Cash back: Isaac Abraham and his wife Sarah found a dime in a pint container of Häagen-Dazs chocolate
This pint of ice cream came with cash back.
A Hasidic woman’s Shabbat was spoiled after she bit into a frozen dime buried inside a container of Häagen-Dazs chocolate at her Williamsburg home last Friday.
Sara Abraham purchased two containers of the delectable confection from a Kent Avenue Duane Reade store on Nov. 11, as she has done once a week since the pharmacy opened several months ago.
But by the fifth spoonful, she tasted something “metallic” — and the dime was in her mouth.
I had a bad taste and I spat it out,” said Abraham. “I felt something in my mouth and the ice cream didn’t have a good taste from the start. Two hours later, I still felt a metallic taste in my mouth.”
Her husband, Orthodox activist Isaac Abraham, called Häagen-Dazs and the Duane Reade at 4 pm, and complained about finding the frozen coin.
A Duane Reade employee said the store pulled its Häagen-Dazs batch from its shelves in response to Abraham’s complaint and gave its order back to the global dessert company, just to be safe,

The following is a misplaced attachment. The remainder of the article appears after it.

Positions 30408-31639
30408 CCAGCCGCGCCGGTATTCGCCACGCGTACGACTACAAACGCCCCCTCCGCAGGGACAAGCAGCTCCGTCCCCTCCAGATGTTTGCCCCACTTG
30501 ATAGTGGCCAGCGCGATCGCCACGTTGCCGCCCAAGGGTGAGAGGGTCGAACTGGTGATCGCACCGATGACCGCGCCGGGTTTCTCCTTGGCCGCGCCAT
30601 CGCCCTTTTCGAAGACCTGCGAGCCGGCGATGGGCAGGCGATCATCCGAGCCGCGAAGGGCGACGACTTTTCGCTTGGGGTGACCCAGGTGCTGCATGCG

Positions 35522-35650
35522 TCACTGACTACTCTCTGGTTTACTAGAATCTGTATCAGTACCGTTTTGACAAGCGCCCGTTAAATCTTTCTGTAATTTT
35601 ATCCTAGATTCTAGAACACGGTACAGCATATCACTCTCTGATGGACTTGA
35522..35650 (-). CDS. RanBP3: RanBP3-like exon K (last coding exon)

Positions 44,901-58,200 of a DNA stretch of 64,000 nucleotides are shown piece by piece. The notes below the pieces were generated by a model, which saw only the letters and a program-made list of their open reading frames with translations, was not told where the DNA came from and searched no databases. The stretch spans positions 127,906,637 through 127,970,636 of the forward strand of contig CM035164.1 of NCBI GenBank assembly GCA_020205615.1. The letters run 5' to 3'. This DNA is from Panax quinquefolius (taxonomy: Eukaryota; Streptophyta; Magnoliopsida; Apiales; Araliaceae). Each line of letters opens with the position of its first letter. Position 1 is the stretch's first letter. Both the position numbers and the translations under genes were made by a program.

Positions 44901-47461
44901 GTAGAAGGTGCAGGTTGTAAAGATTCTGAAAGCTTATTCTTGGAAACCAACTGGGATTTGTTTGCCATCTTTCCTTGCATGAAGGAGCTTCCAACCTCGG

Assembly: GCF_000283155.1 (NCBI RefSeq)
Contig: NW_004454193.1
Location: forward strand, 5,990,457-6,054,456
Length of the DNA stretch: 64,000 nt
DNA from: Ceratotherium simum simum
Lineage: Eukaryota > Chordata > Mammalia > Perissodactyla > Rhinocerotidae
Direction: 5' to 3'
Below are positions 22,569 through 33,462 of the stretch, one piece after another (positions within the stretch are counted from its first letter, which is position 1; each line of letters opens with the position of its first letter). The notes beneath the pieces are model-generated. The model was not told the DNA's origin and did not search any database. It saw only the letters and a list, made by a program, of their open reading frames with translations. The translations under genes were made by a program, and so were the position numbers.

A Häagen-Dazs employee told Isaac Abraham on Tuesday to send more information about the incident and ship the icy dime to its California-based quality control center.
But for now, he is keeping the change.
“I’m not an idiot — if I send the dime then my story would melt away with the ice cream,” said Abraham, who is speaking with an attorney. “Luckily, she didn’t break a tooth. Who knows where the dime came from or who touched it before it went into the ice cream?”
A Häagen-Dazs representative said that the company “apologizes for her experience,” adding that finding a foreign object in chocolate ice cream is “highly unusual.”
“It is made in one location, then it is pumped and filled [into cartons] before it passes through a metal detector that shoots them off a carrier belt if metal is detected,” said Häagen-Dazs spokeswoman Diane McIntyre. “It detects dime, but nothing is infallible.”
The company, which was founded in the Bronx and opened its first retail store in Brooklyn in 1976, has found shell casings or pebbles, but never coins, inside nut-flavored ice cream.
That’s cold comfort to Sara Abraham, who said she is giving up ice cream indefinitely.
“I don’t want to eat it anymore,” said Abraham.